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Retired Civil Servants: Ministerial Instructions

Lord Kennet asked Her Majesty's Government:

Earl Howe: Retired civil servants are no longer subject to direct ministerial instruction. They are, however, still under a duty of confidentiality in relation to official information obtained during their employment unless formally released from it by the relevant Minister.

UK Residents' Currency Exchange Costs and EU Visits

Lord Monkswell asked Her Majesty's Government:

The Minister of State, Department of Social Security (Lord Mackay of Ardbrecknish): An estimate of the average cost per visit of changing pounds sterling into foreign currency is not available. There were 28.7 million visits made by United Kingdom residents abroad to other EU countries in 1994; an additional 860,000 visits were made to Austria, Sweden and Finland, which have since joined the EU. Further information is available in Table 19 of Travel Trends, a copy of which is available in the House of Lords Library.

Sterling: Withdrawal from ERM

Lord Tebbit asked Her Majesty's Government:

Lord Mackay of Ardbrecknish: It is not possible to assess the precise effects of sterling's departure from the ERM. However, during sterling's membership of the ERM, inflation fell sharply and the economy began to recover from recession. The Government's policies of securing sustainable growth based on low inflation have built on this foundation. Recovery is now into its fourth year, unemployment has fallen by over 750,000 since its peak in 1992 and inflation has been below 4 per cent. for 40 consecutive months, the best performance for almost 50 years.

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IMF and World Bank: Countries in Default or Arrears

Lord Hylton asked Her Majesty's Government:

    Which countries are currently in default or in arrears of interest on loans from the International Monetary Fund (IMF) or World Bank.

Lord Mackay of Ardbrecknish: As of 15th February 1996, eight members of the International Monetary Fund (IMF) were one month or more overdue in settling their overdue financial obligations to the fund; these were Afghanistan, Equatorial Guinea, Iraq, Liberia, Serbia and Montenegro-Federal Republic Yugoslavia, Somalia, Sudan and Zaire. As of 3rd March 1996, nine members of the World Bank Group were in non-accrual status. These were Afghanistan, Bosnia-Herzegovina, Iraq, Liberia, Somalia, Sudan, Syrian Arab Republic, Federal Republic of Yugoslavia and Zaire. In addition, a further twelve had small, short-term arrears.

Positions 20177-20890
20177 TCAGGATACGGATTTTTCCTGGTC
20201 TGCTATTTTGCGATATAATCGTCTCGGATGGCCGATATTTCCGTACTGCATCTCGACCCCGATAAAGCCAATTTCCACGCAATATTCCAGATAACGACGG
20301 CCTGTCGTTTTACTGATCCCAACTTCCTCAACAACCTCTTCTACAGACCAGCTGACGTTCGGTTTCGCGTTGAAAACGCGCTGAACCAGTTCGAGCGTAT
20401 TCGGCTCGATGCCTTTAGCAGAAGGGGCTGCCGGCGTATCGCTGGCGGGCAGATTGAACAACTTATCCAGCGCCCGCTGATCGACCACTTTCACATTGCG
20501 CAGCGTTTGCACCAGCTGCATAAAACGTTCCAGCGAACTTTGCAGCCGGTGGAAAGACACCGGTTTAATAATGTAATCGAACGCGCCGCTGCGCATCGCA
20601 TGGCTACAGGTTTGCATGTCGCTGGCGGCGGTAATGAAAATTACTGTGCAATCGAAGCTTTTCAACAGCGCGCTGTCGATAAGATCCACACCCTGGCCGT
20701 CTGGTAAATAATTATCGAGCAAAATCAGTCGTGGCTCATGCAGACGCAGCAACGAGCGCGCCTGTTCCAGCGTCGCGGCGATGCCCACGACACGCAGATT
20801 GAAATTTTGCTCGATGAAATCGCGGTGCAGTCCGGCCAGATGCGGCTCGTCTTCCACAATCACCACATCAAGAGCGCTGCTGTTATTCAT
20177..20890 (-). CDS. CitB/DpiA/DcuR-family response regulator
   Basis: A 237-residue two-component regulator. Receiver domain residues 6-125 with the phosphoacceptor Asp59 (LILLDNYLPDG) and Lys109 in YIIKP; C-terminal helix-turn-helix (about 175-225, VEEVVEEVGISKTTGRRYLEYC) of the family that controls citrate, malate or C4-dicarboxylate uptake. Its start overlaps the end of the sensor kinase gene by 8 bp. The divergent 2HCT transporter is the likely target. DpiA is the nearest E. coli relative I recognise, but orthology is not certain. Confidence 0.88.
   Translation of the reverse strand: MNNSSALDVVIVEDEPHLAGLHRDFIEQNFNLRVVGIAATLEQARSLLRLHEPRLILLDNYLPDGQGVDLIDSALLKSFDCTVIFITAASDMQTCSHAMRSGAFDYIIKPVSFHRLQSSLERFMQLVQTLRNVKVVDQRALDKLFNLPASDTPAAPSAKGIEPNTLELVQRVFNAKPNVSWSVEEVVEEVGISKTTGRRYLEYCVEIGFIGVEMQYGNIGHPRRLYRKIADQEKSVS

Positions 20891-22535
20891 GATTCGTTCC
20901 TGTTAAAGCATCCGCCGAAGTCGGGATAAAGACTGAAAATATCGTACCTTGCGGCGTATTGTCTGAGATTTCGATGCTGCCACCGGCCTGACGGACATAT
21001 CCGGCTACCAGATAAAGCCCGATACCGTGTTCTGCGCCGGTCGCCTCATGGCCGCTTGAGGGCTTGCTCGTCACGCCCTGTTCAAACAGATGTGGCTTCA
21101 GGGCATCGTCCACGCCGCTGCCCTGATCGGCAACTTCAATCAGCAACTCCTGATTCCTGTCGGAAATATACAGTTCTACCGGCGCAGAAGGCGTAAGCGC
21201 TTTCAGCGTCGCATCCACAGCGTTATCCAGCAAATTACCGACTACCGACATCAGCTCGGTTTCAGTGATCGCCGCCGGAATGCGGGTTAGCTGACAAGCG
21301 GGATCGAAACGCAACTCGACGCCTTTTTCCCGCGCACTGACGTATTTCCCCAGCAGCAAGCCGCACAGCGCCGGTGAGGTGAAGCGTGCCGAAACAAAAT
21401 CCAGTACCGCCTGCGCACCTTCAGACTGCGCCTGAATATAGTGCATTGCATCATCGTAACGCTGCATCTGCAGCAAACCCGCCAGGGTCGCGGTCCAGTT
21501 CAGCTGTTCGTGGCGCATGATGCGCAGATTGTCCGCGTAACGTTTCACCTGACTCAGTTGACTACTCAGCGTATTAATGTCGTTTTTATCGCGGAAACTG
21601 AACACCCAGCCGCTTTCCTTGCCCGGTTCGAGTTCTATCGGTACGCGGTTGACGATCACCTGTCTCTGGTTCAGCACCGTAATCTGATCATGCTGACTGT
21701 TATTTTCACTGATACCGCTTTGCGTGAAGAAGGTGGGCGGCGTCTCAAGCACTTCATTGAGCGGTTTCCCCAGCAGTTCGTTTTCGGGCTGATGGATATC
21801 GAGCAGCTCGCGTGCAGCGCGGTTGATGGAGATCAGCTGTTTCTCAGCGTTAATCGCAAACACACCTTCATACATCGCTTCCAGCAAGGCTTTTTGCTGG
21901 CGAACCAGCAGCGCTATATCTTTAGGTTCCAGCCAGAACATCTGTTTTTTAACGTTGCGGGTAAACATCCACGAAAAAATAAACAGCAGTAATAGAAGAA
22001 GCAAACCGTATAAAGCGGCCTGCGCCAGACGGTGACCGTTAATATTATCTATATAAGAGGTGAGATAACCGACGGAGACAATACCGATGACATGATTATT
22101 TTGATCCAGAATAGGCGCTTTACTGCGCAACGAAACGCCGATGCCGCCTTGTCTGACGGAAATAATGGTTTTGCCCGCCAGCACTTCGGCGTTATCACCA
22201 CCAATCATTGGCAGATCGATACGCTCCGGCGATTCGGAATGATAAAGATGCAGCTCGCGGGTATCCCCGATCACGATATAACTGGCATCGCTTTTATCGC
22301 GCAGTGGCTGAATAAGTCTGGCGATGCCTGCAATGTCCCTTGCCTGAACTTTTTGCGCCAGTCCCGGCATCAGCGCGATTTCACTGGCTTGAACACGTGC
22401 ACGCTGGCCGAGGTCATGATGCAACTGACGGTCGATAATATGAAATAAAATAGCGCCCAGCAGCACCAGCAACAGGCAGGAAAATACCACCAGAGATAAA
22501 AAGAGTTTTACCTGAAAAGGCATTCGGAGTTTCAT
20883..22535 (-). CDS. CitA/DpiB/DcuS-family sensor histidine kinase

Lord Hylton asked Her Majesty's Government:

    What sums were owed to the International Monetary Fund (IMF) and World Bank in 1980, 1990 and at the most recent convenient date; whether these figures can be broken down by continents; and what amount is now owed by the 30 poorest countries.

Lord Mackay of Ardbrecknish: The sums owed to the International Monetary Fund and World Bank are set out in the tables below. As at 31st December 1995, the total amount owed to the IMF by the 33 members classified by the World Bank as severely-indebted low-income countries was SDR 4.7 billion. As at end-June 1995, the severely-indebted low-income countries owed US$7.2 billion to the International Bank for Reconstruction and Development (IBRD) and US$25.1 billion to the International Development Association (IDA).

IMF credit and loans outstanding (SDR millions)

December 1980December 1990December 1995
Asia and Australasia2,6373,6094,847
Middle East305154350
Western Hemisphere1,02012,86117,973

(1) Includes all credits to Russia.

(2) Components may not sum to total due to rounding.

World Bank: Loans outstanding $ million

Sub-Saharan Africa3,2288,5988,6392,32914,02727,980
East Asia and Pacific5,67421,36932,2748034,0458,925
South Asia1,4368,78414,6866,60020,50230,273
Latin America and Caribbean8,70731,99639,3653959982,187
Middle East and North Africa2,7447,68711,2107071,7742,175
Europe and Central Asia4,2429,70416,381190159484

All the fiscal years above run to end-June.

11 Mar 1996 : Column WA53

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